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J Comp Neurol. 2007 Nov 1;505(1):1-17.

Differential expression of peroxisomal matrix and membrane proteins during postnatal development of mouse brain.

Author information

1
Department of Anatomy and Cell Biology II, Division of Medical Cell Biology, Justus Liebig University of Giessen, 35385 Giessen, Germany.

Abstract

In peroxisomal biogenesis disorders, serious neurological abnormalities can be observed in the patients and the respective knockout mouse models. As a prerequisite for a better understanding of the relationship between the absence of peroxisomes and the observed neuropathology, knowledge of the regional and cell-type specific distribution of peroxisomal proteins in mouse brain is necessary. Therefore, we investigated the expression of distinct peroxins, peroxisomal membrane and matrix proteins (e.g. Pex5p, Pex14p, Pex13p, PMP70, catalase, peroxisomal thiolase, Acox1, "SKL"-PTS1 proteins) by indirect immunofluorescence 1) in primary cultures of the medial neocortex, hippocampus, and cerebellum of newborn mice and 2) in paraffin sections of mouse brain of different ages (newborn-adult). Quantitative analysis revealed a comparable abundance (number/microm(2)) of peroxisomes in cultured neurons and astrocytes of all three brain regions. In contrast, catalase immunoreactivity was higher in cultured astrocytes than in neurons. In mouse brain tissue, the abundance of peroxisomes decreased by half during postnatal development, also exhibiting prominent differences between distinct brain regions and cell types. Catalase protein levels in neuronal peroxisomes, however, decreased much more strongly in the neocortex, CA1-3 areas of the hippocampus, dentate gyrus, cerebellar nuclei, and cerebellar cortex but remained high in Bergmann glia and other astrocytes, epithelial cells of the choroid plexus, and ependyma. Similar age-dependent changes were found for thiolase and Acox1 protein levels. Developmental changes were confirmed by Western blot analysis using enriched peroxisomal and cytosolic fractions of the brain tissue as well as by measurement of catalase activity.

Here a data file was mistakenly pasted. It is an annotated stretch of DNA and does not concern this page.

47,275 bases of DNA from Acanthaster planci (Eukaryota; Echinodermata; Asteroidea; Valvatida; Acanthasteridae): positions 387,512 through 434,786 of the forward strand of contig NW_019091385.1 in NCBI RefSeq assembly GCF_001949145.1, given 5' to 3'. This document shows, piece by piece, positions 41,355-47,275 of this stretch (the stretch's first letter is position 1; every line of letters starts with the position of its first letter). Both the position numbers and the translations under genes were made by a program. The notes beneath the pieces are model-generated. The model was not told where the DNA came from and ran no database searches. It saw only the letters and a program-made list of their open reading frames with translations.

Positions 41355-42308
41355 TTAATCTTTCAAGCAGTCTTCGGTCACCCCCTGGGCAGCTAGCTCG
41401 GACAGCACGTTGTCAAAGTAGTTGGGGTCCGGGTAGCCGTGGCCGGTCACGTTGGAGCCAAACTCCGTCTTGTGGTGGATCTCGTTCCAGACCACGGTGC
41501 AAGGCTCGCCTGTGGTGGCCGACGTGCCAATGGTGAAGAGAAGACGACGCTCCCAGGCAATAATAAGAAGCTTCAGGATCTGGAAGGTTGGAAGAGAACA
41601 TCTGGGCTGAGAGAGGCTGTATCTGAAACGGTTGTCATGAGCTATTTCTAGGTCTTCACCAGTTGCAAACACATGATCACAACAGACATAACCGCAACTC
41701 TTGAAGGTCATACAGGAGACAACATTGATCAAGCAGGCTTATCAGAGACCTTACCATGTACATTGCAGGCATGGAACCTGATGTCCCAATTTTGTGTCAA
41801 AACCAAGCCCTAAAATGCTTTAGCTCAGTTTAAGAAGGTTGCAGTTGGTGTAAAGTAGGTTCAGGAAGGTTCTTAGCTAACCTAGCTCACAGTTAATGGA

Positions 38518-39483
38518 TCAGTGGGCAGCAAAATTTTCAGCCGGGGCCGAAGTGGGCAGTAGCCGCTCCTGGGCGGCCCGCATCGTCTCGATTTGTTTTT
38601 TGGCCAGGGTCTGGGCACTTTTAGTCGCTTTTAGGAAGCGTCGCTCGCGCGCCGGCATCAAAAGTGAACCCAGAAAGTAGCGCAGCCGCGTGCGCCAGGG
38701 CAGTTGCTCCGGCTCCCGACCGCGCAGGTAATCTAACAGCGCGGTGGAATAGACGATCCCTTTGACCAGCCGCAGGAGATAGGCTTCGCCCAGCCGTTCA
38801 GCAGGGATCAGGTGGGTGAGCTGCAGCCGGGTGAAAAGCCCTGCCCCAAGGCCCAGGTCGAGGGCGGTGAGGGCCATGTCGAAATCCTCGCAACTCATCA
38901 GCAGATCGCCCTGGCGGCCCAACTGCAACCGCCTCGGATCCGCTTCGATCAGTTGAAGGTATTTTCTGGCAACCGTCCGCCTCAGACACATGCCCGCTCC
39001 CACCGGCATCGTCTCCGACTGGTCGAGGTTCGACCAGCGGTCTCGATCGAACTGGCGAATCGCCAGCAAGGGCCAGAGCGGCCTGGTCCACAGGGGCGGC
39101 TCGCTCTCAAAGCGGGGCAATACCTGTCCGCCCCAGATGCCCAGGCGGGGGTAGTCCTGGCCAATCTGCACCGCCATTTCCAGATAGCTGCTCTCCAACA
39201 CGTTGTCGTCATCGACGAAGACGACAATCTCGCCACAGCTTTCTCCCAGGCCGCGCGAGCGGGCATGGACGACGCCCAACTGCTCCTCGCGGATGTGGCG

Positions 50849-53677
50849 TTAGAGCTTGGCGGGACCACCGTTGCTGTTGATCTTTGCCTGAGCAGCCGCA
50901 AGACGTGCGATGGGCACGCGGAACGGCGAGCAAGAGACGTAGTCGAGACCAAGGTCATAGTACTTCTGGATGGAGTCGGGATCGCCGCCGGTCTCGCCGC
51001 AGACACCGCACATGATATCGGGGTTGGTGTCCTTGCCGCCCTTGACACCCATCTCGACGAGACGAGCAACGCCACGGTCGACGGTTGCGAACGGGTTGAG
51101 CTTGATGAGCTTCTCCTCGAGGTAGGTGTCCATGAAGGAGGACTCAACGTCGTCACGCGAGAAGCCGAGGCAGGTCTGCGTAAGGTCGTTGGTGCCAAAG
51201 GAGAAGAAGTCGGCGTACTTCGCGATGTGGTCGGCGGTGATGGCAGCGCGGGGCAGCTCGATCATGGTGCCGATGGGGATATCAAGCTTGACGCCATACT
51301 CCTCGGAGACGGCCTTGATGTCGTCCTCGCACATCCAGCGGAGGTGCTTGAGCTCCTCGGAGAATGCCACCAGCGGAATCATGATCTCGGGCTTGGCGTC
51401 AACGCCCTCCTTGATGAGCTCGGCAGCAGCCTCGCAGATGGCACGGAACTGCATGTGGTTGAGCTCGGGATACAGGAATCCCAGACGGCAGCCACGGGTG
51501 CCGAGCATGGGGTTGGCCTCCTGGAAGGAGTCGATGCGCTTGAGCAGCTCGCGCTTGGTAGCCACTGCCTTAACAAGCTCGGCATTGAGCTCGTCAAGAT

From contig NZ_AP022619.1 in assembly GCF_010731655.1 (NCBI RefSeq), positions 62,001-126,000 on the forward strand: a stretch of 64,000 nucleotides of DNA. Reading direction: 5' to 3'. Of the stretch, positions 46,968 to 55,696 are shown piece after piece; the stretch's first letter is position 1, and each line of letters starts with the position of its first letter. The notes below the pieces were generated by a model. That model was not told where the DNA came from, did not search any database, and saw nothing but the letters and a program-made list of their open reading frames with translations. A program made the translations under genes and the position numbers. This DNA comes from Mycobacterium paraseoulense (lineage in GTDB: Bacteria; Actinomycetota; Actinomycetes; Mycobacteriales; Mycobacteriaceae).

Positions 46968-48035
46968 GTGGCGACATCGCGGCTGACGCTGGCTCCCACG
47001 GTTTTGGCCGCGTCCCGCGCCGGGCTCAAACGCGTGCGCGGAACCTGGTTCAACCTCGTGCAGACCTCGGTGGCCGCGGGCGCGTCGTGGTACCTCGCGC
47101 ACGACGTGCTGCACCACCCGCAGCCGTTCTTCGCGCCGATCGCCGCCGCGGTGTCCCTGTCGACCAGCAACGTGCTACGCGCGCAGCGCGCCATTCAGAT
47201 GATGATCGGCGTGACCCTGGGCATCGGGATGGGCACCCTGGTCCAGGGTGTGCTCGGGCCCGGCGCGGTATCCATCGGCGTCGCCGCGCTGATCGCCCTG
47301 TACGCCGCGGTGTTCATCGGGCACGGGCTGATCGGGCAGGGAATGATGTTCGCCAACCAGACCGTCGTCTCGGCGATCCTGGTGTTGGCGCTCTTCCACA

PMID:
17729295
DOI:
10.1002/cne.21448
[Indexed for MEDLINE]

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